MARIAN WRIGHT EDELMAN: A Prayer to End Child Poverty in Our Time

Kids walking around in a Baltimore neighborhood (Patrick Semansk/AP Photo)

We know what to do to end child poverty if we want to in rich America. The U.S. Census Bureau reported this week that the number of children in poverty declined slightly again for the second year, but that children — shamefully — are still our poorest age group. More than 13.2 million children — 18 percent of all children — were poor in 2016. Almost 70 percent of our poor children were children of color.

Census data also showed the positive benefits government programs have for poor children with data from the Supplemental Poverty Measure which tracks the impact of government programs on family resources. It showed 1.5 million children escaped poverty with the help of the Supplemental Nutrition Assistance Program (SNAP, previously known as food stamps); 1.05 million with the help of housing subsidies; and 4.4 million with the help of the Earned Income Tax Credits (EITC) and other refundable credits. And I could go on. The bottom line is we know steps we can take right now to end child poverty as we approach the 50th anniversary of Dr. King’s and Robert F. Kennedy’s Poor People’s Campaign and call to end poverty and hunger. I ask that we commit to doing so by ending poverty beginning with every poor child. This means stopping the budget ravaging at the federal level and in states and localities of programs we know can help feed, house, clothe, educate and prepare our most vulnerable children for the future and help more families work at decent wages. And we must stop the moral obscenity of politicians pitting the rich against the poor and proposing more tax cuts for the very wealthiest Americans by stealing from survival programs for our poorest Americans, including children, to pay for them.

My deepest wish and prayer is for Dr. King’s dream to end poverty to become reality in our times beginning with children right now. They have only one childhood.

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God help us to end poverty in our time.

The poverty of having a child with too little to eat and no place to sleep, no air, sunlight and space to breathe, bask, and grow.

The poverty of watching your child suffer hunger or get sicker and sicker and not knowing what to do or how to get help because you don’t have another dime or a car, money or health insurance.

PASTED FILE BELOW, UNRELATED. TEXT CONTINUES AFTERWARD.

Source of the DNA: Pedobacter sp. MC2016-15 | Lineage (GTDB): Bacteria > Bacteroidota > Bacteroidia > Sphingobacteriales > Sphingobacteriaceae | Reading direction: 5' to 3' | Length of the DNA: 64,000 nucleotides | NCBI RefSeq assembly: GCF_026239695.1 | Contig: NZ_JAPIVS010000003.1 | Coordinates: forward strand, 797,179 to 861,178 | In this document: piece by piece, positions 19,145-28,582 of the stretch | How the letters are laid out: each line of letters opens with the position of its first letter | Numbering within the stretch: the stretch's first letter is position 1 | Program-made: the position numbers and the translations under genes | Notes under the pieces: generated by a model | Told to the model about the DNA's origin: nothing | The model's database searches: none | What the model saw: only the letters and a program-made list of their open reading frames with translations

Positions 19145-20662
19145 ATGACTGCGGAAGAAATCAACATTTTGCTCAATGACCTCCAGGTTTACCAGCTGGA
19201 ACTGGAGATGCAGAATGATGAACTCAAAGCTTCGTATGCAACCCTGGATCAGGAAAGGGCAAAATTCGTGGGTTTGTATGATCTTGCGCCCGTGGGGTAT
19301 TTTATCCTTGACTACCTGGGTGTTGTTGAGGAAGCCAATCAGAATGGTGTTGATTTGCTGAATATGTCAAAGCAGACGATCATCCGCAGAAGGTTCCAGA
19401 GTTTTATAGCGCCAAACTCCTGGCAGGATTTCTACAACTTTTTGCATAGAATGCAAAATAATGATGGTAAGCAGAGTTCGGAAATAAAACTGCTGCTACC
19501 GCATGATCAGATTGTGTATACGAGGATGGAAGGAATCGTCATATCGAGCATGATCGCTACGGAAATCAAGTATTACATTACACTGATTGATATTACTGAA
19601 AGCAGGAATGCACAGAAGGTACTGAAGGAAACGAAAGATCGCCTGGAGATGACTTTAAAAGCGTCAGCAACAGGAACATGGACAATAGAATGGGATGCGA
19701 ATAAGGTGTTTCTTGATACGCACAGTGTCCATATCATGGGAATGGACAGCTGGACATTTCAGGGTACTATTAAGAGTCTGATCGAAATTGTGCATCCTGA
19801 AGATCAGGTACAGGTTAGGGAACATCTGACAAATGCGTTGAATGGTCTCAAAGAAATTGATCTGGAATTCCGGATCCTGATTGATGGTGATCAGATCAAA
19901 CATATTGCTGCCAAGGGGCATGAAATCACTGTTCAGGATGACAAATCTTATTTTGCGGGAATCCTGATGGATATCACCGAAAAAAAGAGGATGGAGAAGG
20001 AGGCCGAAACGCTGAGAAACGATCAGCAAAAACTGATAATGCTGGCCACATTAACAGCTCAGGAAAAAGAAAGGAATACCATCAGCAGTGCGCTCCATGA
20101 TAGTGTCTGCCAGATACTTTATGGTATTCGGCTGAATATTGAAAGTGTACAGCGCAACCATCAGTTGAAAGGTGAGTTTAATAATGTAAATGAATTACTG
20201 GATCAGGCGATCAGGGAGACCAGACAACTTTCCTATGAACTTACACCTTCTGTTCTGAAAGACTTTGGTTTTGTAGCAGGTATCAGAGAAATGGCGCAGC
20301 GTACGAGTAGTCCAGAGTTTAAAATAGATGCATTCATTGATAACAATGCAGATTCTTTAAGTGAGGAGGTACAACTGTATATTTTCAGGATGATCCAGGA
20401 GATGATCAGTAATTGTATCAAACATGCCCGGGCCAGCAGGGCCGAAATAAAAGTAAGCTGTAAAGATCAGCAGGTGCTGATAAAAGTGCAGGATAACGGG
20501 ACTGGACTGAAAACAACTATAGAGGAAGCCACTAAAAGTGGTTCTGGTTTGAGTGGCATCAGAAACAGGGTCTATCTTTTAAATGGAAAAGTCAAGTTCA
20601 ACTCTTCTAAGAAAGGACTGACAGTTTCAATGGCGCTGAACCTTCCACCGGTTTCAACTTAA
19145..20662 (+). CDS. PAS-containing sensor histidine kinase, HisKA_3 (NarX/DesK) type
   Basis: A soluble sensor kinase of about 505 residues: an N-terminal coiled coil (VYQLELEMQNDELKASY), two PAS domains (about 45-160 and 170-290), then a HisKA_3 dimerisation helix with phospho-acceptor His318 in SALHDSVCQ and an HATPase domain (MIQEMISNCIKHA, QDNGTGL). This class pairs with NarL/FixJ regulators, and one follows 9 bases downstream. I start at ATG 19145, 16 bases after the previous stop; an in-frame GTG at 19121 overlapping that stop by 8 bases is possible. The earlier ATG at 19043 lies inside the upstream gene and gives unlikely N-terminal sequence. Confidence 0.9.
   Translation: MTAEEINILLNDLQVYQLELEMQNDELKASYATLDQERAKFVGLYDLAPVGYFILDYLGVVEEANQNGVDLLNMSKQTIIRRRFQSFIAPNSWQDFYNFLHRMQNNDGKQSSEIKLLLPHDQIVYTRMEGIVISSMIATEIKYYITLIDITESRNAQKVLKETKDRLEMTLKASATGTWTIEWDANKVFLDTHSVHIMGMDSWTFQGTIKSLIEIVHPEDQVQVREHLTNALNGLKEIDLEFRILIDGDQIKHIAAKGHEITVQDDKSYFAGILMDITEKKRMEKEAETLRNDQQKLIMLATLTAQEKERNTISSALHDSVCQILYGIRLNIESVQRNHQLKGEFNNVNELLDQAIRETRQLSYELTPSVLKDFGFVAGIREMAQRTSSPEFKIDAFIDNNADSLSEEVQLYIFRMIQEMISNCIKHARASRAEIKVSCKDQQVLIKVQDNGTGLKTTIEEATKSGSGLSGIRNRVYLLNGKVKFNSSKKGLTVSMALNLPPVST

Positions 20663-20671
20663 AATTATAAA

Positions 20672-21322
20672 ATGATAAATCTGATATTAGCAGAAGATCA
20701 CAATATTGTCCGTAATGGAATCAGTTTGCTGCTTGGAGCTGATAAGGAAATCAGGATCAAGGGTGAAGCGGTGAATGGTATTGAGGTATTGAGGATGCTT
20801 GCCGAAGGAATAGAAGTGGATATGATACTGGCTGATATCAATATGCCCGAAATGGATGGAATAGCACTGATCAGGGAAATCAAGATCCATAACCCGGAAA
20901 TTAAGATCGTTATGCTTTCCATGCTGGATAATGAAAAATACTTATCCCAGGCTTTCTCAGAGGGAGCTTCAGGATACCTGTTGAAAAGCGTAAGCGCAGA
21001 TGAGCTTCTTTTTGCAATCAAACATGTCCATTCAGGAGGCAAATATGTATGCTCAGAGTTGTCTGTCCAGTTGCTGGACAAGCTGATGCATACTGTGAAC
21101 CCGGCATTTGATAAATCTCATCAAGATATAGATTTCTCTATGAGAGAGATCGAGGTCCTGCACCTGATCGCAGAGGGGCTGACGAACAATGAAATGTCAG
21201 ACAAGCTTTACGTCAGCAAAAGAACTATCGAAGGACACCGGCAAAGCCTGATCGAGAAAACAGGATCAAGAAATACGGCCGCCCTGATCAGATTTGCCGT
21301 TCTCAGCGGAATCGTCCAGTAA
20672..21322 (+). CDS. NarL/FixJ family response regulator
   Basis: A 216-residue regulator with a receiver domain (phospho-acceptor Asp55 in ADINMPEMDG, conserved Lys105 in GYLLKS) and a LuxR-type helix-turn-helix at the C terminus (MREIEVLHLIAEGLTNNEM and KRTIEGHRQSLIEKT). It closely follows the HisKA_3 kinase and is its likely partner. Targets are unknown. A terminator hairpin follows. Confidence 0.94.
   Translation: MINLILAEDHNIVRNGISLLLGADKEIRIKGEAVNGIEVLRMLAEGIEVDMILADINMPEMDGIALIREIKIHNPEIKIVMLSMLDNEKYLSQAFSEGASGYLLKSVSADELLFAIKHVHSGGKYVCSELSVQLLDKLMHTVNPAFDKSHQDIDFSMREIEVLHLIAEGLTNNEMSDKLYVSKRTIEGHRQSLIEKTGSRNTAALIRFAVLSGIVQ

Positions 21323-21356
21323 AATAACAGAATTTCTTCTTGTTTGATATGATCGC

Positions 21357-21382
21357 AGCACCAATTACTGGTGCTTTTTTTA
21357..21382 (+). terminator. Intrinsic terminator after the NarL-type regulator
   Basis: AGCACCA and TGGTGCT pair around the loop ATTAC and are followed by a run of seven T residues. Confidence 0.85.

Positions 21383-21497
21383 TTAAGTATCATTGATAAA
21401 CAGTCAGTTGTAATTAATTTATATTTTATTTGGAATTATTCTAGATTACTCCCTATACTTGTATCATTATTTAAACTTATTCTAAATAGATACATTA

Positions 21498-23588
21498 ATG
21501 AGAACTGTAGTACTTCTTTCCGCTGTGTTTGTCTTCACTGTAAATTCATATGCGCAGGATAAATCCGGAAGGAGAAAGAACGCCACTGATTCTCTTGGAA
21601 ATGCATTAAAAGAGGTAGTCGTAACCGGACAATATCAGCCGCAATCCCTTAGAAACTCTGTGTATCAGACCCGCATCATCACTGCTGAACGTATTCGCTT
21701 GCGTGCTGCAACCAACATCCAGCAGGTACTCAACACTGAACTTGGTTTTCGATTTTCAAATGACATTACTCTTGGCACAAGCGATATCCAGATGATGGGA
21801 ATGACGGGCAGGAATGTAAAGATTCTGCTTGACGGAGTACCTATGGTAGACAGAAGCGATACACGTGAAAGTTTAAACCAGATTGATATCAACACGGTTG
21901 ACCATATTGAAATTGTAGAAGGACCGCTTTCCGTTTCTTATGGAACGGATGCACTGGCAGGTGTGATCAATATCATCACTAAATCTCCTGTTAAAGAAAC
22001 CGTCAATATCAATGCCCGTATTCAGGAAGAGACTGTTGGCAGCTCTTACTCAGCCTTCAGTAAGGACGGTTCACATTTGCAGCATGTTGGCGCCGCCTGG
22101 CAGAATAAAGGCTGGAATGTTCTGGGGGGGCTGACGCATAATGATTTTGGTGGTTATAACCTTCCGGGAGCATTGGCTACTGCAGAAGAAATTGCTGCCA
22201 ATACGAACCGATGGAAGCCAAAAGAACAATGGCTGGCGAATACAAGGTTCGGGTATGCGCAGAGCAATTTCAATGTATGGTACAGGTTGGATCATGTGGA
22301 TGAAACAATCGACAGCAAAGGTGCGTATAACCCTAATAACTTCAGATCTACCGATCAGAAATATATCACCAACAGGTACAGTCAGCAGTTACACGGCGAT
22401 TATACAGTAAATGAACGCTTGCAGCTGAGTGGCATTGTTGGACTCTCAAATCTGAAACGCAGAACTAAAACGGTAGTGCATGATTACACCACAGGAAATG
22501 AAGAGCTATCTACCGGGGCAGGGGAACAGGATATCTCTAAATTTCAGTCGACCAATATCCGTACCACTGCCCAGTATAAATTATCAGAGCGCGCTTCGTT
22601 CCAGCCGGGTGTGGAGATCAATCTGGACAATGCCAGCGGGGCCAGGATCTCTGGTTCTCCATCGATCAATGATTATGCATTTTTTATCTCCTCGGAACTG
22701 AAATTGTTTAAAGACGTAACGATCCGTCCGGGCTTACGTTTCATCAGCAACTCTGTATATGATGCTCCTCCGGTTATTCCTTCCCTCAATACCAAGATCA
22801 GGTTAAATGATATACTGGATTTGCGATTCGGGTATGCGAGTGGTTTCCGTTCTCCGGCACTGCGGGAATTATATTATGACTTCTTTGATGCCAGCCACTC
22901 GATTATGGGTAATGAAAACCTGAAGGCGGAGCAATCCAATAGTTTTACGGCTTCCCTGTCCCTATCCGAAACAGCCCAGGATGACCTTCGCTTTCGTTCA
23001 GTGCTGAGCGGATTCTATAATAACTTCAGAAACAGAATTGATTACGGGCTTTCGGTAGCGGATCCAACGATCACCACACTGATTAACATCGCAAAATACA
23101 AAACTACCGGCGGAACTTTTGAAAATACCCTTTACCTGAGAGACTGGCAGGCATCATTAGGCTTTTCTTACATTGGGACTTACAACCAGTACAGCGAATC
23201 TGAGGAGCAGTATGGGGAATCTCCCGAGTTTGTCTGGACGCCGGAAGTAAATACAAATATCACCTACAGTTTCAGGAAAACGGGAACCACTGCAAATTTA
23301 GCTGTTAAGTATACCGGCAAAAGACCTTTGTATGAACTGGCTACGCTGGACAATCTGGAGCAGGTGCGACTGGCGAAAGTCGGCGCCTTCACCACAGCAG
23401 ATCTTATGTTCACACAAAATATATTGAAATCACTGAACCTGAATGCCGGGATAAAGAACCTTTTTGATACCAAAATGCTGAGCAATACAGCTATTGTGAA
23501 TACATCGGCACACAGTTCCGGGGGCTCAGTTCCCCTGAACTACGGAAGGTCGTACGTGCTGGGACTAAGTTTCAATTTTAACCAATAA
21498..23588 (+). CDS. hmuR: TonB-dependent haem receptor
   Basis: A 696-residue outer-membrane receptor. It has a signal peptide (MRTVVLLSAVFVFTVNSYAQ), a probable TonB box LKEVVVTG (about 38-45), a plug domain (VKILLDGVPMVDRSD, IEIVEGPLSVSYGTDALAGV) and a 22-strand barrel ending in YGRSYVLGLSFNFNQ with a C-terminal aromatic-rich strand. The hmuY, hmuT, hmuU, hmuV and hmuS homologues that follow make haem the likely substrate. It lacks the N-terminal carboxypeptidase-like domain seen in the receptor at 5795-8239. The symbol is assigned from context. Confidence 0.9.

The poverty of working your fingers to the bone every day taking care of somebody else’s children and neglecting your own, and still not being able to pay your bills.

The poverty of having a job which does not let you afford a stable place to live and being terrified you’ll become homeless and lose your children to foster care.

The poverty of losing your job, running out of unemployment benefits, and having no other help in sight.

The poverty of working all your life caring for your own children and having to start all over again caring for the grandchildren you love.

The poverty of earning a college degree, having children, opening a day care center, and taking home $300 a week — or a month — if you’re lucky.

The poverty of loneliness and isolation and alienation — having no one to call or visit, tell you where to get help, assist you in getting it, or care if you’re living or dead.

The poverty of having too much and sharing too little and having the burden of nothing to carry.

The poverty of convenient blindness and deafness and indifference to others.

The poverty of low aim and paltry purpose, of weak will and tiny vision, of big meetings and small actions, of loud talk and sullen grudging service.

The poverty of believing in nothing, standing for nothing, sharing nothing, sacrificing nothing, struggling with others for nothing.

The poverty of pride and ingratitude for God’s gifts of life and children and family and freedom and home and country and not wanting for others what you want for yourself.

The poverty of greed for more and more and more, ignoring, blaming, and exploiting the needy, and taking from the weak to please the strong.

The poverty of addiction to more and more things, drugs, drink, work, self, violence, power, fleeting fame, and an unjust status quo.

The poverty of fear which keeps you from doing the thing you think is right.

The poverty of convenient ignorance about the needs of those around you and of despair and cynicism.

God help us end poverty in our time, in all its faces and places, young and old, rural, urban, suburban and small town too, and in every color of humans You have made everywhere.

God help us to end poverty in our time in all its guises — inside and out — physical and spiritual, so that all our and Your children may live the lives that you intend.

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Don’t make any excuses for not speaking out for justice for poor children. Make the difference that you can. So I add a short closing prayer.

O God, I am not smart enough to debate monetary, fiscal, or budget policy with the Federal Reserve, the Treasury, the Office of Management and Budget, the Congressional Budget Office, or President Trump and Congressional leaders. But I am a citizen and I know injustice when I see it. I know You told us when we give to the poor we lend to You. So when we take from the poor we steal from You.

Help me to stand up courageously against unjust tax and budget policies at every level of government which increase benefits for those who have much and decrease benefits for those who have little. Help me to stand up for political choices that close the gap between the rich and the poor and to stand up against choices which widen that gap.

Help me to try to do what You would do.

Marian Wright Edelman is president of the Children’s Defense Fund.

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